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Suter gives Brewers' bullpen late-season boost

@AdamMcCalvy
September 18, 2019

MILWAUKEE -- Brent Suter has been a September surprise for the Brewers, manager Craig Counsell said, and is a notable factor in the team’s late surge in the standings. The left-hander pitched a fifth consecutive scoreless outing Tuesday night in the Brewers’ 3-1 win over the Padres, giving him six

MILWAUKEE -- Brent Suter has been a September surprise for the Brewers, manager Craig Counsell said, and is a notable factor in the team’s late surge in the standings.

The left-hander pitched a fifth consecutive scoreless outing Tuesday night in the Brewers’ 3-1 win over the Padres, giving him six appearances and 12 1/3 innings of one-run ball this month in his first Major League action following Tommy John surgery. With a cleaned-up delivery and the knowledge he’s pitching in shorter stints out of the bullpen than he did as a starter last season, Suter has added zip to his fastball. It’s all the way up to an 87.7 mph average.

Like the days following each of his appearances so far, Suter was unavailable to pitch on Wednesday.

“It’s kind of doctor’s orders, really, of how we’re going to manage the rest of the year,” Counsell said. “At least at this point, this is where we’re at. Our perspective going into this was this was how we were going to manage the month for Brent. There are some things we’re going to stick by, and an off-day after he pitches is one of them.”

Suter said he feels great since he returned to the mound with eight scoreless appearances on a Minor League rehabilitation assignment, and he volunteered to pitch back-to-back games after the Brewers made him a September callup. But he was informed that it’s not part of the plan.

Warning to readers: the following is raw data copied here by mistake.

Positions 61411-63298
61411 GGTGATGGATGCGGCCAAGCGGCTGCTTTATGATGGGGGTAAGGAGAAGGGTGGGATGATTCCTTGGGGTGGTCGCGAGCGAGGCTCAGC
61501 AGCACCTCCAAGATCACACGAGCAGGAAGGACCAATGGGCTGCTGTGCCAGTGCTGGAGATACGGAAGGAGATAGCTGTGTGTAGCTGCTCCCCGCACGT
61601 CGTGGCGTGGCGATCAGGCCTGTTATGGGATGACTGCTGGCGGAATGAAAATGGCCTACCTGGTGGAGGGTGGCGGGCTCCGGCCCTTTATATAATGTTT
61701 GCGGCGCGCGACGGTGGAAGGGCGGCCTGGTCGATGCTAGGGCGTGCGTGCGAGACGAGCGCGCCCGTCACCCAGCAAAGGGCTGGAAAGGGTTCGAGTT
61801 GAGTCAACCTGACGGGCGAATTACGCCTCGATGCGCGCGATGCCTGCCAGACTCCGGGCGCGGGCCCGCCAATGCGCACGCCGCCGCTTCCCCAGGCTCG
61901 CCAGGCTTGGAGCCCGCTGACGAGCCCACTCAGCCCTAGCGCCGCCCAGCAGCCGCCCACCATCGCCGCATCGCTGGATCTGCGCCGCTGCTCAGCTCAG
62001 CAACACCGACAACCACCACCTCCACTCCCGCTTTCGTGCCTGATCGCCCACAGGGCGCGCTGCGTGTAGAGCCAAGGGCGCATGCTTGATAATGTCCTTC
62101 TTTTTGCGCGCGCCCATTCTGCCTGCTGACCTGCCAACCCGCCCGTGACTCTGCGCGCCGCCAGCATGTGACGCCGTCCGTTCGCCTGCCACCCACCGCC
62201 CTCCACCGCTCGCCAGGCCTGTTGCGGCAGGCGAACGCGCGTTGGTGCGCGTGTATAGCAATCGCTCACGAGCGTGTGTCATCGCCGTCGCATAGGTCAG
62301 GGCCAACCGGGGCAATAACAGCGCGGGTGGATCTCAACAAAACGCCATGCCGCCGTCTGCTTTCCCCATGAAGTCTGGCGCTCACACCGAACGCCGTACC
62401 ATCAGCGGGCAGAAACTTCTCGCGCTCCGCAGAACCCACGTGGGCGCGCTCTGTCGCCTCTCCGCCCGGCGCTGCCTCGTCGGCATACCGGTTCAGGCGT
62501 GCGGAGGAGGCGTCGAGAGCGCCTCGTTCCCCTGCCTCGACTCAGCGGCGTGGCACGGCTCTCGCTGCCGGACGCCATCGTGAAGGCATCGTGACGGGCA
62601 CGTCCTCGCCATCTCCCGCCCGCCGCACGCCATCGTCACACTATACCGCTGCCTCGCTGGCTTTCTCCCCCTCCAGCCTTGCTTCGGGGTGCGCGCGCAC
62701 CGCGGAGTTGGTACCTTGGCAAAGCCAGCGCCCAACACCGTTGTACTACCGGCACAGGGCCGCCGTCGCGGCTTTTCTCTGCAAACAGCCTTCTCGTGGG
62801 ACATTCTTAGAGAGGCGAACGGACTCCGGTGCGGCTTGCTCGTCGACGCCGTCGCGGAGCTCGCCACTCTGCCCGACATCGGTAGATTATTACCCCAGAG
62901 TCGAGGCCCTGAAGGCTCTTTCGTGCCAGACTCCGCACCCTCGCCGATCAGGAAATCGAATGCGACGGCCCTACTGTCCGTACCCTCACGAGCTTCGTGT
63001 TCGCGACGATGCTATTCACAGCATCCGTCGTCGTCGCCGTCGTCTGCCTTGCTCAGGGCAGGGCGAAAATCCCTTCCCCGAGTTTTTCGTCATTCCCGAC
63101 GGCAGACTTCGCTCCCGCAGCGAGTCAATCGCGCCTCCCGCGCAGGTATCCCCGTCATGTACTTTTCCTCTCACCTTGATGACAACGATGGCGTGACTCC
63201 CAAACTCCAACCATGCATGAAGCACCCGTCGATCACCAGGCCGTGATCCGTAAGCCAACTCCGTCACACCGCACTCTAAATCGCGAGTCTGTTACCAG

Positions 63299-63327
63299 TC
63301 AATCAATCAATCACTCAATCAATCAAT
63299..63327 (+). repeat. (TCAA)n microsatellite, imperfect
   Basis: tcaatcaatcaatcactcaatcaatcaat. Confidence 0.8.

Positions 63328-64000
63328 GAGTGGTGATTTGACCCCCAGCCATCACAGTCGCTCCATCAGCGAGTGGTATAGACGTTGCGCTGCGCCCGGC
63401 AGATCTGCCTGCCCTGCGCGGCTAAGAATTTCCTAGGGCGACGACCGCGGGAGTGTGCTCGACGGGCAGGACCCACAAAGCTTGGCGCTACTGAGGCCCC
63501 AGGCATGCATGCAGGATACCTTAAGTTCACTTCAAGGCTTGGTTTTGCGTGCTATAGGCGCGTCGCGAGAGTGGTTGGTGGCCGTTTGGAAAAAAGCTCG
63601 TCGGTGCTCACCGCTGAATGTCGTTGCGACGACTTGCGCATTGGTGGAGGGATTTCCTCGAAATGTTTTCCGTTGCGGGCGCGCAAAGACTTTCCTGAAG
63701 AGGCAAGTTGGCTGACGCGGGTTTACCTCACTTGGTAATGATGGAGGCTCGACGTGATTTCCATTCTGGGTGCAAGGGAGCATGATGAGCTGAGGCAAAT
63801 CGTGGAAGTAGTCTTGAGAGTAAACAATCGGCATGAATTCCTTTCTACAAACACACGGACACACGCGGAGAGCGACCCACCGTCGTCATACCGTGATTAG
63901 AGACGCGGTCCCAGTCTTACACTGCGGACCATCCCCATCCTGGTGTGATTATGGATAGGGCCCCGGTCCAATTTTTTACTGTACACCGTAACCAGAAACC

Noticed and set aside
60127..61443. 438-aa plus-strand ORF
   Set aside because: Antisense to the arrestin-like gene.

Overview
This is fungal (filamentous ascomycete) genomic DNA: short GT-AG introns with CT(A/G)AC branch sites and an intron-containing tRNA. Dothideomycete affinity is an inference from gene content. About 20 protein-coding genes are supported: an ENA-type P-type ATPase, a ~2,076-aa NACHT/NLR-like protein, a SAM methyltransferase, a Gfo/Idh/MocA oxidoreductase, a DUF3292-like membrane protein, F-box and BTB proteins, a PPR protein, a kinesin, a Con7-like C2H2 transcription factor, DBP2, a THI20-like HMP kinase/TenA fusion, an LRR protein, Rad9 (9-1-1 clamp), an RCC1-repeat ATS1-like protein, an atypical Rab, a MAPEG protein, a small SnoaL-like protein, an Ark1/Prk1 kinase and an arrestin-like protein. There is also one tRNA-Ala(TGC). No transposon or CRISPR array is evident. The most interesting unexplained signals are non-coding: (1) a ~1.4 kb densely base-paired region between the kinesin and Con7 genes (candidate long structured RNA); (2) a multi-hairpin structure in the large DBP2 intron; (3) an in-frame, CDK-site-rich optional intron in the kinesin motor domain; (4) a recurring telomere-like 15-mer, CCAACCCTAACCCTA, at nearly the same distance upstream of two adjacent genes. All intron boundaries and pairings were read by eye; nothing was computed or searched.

“It feels great, it really does,” Suter said. “I’ve been in their ear all the time, kind of joking around, but kind of being serious at the same time. Saying, ‘Hey, I want to be out there again.’ But they’ve got the program, and I’m going to stick to it.”

Key factors in his effective comeback, Suter said, are improved flexibility and an altered delivery. Put together, those factors leave him in a better body position at the moment his front foot strikes the ground. That has made a positive difference in his recovery between outings, Suter said.

The idea is to keep Suter healthy so he can continue to contribute to the Brewers’ push for the postseason and, if applicable, into October itself. Counsell said Suter is not subject to any innings cap that would prevent him from being on a potential postseason roster.

“Brent’s probably one of the reasons we’ve been able to get through this. He’s given us more than we expected,” Counsell said. “He’s been a guy we’ve counted on for big innings. The way he started pitching in his rehab assignments, we started thinking maybe this could happen. And he’s pitched to a level that’s exceeded everybody’s expectations, for sure.”

Last call

Keston Hiura came through his first day back in the starting lineup Tuesday without issue, so he was back in there on Wednesday. Hiura was coming off two weeks on the injured list for a left hamstring strain.

“I thought it was a pretty easy day for Keston,” Counsell said. “Nothing really pushed him -- especially, defensively is where the test is going to come. I think he can put the governor on a little bit running the bases, but in the field is where you react to that ball and just have to go for it.”

• With Hiura back, Counsell kept Cory Spangenberg in the lineup by giving the utility man his first Brewers start in left field. It was just a day off for Ryan Braun, Counsell said, with left-handers scheduled to start against Milwaukee the next two days.

“When [Spangenberg] came up, I thought we were going to see this a little more,” Counsell said. “He started 25 games [in left field] down there for Rick Sweet in San Antonio. I’m very comfortable with doing it.”

Yasmani Grandal won’t catch the series finale Thursday, Counsell said. Wednesday marked Grandal’s 14th consecutive start in as many days.

Adam McCalvy has covered the Brewers for MLB.com since 2001. Follow him on Twitter and Instagram and like him on Facebook.